New Pedal Tour Company with a Twist Aims to Target Millennials

High Five Pedal Tours will focus on experiential activities in Ann Arbor, Michigan

Dave Cicotte is looking to take what he’s learned about experiential travel to the streets of Ann Arbor, Michigan.

Cicotte, who previously served as marketing communications and social media associate for Conlin Travel, is aiming to give the traditional pedal/beer tours an interesting spin with his new High Five Pedal Tours.

While most bike-and-drink tours include drinking from point A to point B, Cicotte’s High Five Pedal Tours aims to make alcohol just one part of the attraction, but not the main event.

Dave Cicotte, owner of High Five Pedal Tours

High Five Pedal Tours is a local tour company that offers guests the chance to experience Ann Arbor via an 18-person commercial quadricycle, which is also referred to as a Pedal Trolley. Tours include progressive restaurant tours, bookstore tours, brewery and brewpub tours, art tours and more. There is also an option to add entertainment to tours, which includes comedians, improv actors, magicians, musicians, and local tour guides and historians.

“I think all anyone has been hearing is how experiential travel is so hot and so in demand, mainly among Millennials,” he says. “When people think of Millennials, they usually think we are all super young and never want to spend money. That isn’t true. We just want to spend money on something we’ve never done before, something new, something different.”

Whereas brewery and wine tours on bikes have been done before, Cicotte is looking to spice up the experiential portion of his company by offering such tours as visiting historic bookstores in Ann Arbor. A lot of the bookstores do signing and reading events at night. The plan would call for perhaps spending 20 minutes at a bookstore followed by a stop at a wine bar before experiencing a reading and signing at another bookstore later in the evening.

On the bikes will be various forms of unique entertainment. Cicotte says he has already secured the service of some local musicians who will perform live music on the bikes and is also looking to hire some magicians to perform magic tricks as clients are pedaling. He has also targeted tour guides and improv actors. 

Cicotte says he came up with the idea during a trip to visit his brother-in-laws in Oregon

“My enthusiasm comes from looking for something different and fun for friends to do on a night out aside from the usual stuff,” he says. “I want to show people a good time, but also want to introduce people to new things. I want them to feel educated.”

Cicotte says he also hopes to work with the University of Michigan to do walking tours of the campus since biking there is very difficult. He is not looking to target students however as Cicotte says he would like instead conduct walking tours mainly for the visiting parents of students.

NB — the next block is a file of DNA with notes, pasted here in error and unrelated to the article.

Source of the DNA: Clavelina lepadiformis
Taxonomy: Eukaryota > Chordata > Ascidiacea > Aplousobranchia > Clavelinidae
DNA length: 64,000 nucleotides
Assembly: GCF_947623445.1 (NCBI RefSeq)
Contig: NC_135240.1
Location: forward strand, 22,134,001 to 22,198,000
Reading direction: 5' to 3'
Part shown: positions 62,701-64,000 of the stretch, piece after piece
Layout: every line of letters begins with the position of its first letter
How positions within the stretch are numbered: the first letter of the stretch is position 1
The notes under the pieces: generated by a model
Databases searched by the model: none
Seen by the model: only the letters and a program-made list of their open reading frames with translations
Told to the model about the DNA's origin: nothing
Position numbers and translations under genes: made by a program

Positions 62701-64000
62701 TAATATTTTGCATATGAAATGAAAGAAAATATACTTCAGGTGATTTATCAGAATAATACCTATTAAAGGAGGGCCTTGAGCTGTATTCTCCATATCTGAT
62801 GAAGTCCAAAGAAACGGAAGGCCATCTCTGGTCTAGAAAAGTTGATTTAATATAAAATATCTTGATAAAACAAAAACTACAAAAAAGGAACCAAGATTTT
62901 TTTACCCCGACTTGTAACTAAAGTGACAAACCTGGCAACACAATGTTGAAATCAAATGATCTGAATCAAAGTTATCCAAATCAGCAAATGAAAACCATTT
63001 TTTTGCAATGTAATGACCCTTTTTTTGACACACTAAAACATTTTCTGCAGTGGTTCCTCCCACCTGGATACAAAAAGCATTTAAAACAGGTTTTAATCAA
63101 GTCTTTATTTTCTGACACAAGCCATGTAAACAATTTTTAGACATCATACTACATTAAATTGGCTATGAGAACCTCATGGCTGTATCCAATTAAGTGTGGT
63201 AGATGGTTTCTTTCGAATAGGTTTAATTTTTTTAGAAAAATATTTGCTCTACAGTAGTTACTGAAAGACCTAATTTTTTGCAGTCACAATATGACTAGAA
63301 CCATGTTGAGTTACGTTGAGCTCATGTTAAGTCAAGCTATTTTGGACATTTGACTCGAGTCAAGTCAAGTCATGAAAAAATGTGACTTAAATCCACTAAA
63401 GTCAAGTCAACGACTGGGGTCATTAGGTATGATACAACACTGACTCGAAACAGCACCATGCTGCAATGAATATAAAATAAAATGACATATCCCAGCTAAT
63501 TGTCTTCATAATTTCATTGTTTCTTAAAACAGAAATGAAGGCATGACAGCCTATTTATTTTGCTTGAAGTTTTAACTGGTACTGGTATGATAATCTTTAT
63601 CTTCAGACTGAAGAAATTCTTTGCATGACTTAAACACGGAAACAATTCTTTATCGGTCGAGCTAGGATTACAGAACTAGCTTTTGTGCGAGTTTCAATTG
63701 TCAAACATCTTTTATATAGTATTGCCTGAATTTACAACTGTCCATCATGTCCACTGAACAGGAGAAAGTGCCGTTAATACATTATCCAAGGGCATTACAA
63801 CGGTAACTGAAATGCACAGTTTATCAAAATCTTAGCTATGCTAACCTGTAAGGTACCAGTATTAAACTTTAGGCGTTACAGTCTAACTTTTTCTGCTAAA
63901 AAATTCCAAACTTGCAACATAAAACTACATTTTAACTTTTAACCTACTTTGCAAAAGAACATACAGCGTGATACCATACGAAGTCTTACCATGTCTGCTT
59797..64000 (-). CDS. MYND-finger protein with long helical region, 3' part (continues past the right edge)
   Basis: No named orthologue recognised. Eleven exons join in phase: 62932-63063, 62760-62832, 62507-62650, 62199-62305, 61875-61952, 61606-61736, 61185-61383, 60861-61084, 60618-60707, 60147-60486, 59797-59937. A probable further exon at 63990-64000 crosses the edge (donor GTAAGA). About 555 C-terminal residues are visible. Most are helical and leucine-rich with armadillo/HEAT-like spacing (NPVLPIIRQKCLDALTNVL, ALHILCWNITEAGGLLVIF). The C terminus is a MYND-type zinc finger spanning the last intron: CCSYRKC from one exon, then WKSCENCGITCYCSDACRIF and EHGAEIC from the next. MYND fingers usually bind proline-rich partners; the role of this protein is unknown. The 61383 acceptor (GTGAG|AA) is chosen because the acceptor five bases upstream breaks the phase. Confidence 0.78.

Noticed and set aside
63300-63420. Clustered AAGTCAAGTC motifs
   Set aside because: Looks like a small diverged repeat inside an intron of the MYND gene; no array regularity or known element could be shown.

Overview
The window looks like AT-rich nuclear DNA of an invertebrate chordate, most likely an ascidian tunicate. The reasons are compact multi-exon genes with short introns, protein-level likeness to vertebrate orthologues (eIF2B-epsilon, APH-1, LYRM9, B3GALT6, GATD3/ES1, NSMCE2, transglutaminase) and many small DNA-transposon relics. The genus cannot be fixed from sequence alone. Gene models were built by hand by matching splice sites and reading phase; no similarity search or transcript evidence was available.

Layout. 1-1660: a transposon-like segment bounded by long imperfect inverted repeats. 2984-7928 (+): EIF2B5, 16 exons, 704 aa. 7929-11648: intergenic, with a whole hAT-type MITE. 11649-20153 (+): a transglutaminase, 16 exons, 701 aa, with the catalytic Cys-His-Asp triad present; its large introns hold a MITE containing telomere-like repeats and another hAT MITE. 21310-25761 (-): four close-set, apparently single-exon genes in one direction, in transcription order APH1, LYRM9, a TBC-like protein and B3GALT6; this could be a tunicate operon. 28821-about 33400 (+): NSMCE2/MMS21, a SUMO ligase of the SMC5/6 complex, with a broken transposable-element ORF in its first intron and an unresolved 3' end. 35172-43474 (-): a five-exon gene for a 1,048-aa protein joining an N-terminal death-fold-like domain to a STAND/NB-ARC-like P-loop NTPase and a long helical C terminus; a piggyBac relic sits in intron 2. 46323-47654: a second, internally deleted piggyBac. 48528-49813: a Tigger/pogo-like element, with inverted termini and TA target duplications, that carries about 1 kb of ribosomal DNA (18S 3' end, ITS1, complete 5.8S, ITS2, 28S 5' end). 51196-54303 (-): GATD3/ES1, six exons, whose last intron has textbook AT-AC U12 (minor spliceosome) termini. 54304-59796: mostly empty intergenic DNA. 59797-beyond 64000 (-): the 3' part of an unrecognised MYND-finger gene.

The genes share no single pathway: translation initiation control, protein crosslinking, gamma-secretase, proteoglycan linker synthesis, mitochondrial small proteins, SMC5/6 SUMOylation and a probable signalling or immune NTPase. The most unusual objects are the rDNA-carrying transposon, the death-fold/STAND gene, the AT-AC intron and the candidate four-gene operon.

High Five Pedal Tours will use 18-person, battery assisted quadricycles 

Cicotte says the main difference between his company and other bike/wine/beer tours is that there is no actual drinking while clients are pedaling on High Five Pedal Tours. Instead, clients bike to various historical, drinking locations and indulge once they get there, but there is no drinking on the bike. You drink at the pub and not on the bike. And to make sure his clients are receiving accurate knowledge, Cicotte has met with local Ann Arbor historian David Bardallis.

“For me, it was important not to just go to place to place and get some drinks,” says Cicotte. “I want my clients to truly experience the city of Ann Arbor. Let's not just grab drinks, but let’s talk to the owner, let's learn about the establishment, learn about the city.

The bikes are 18-person, battery assisted quadricycles (name given by Michigan legislature). They are produced in the Netherlands by a company called Fietscafe (Bicycle Cafe). It seats 14 (seven on each) on the sides where 12 people pedal, three on a bench in the rear of the bike, and one in the center. The center will be the area where the entertainment (comedians, improv actors, magicians, musicians, and tour guides) will work.

Prices for these tours will range from $350 and $400, Cicotte says, and will depend on the day of the week and the time of day. Anyone looking for a tour from noon to 10 p.m. will pay about $350 while late night tours from 10 p.m. to noon are $50 extra. Tours are offered from Monday to Friday. High Five Pedal Tours offers agents a 10 percent commission. Tours begin in mid-March and should be able to be booked beginning mid-February online. Although the website is still in the constructions stages, the site is

“This isn’t just a bar-hopping bicycle tour to get people drunk,” he says. “I want this to be an experience. I don’t want this to be another ‘been there, done that’ tour. If I can get brewery and bookstore tours along with onboard musicians and magicians then I think I got something that you cant find on too many bike tours.”

Dave Cicotte is the owner/operator of two small businesses in Michigan. The first is High Five Pedal Tours and the second company is Good Pour. The main objective at Good Pour is to spread the word about craft beer in Michigan through special events, merchandise, and social media marketing and advertising. 

Cicotte's also has more than nine years of experience in events, marketing, public relations, digital marketing, communications, design, and social media advertising/marketing. Cicotte was also a board member for Signature Travel Network’s Young Advisors Community (YAC). 

He also spoke at the 2015 Travel Industry Exchange on the topics of Millennial travel and social media advertising and marketing. 

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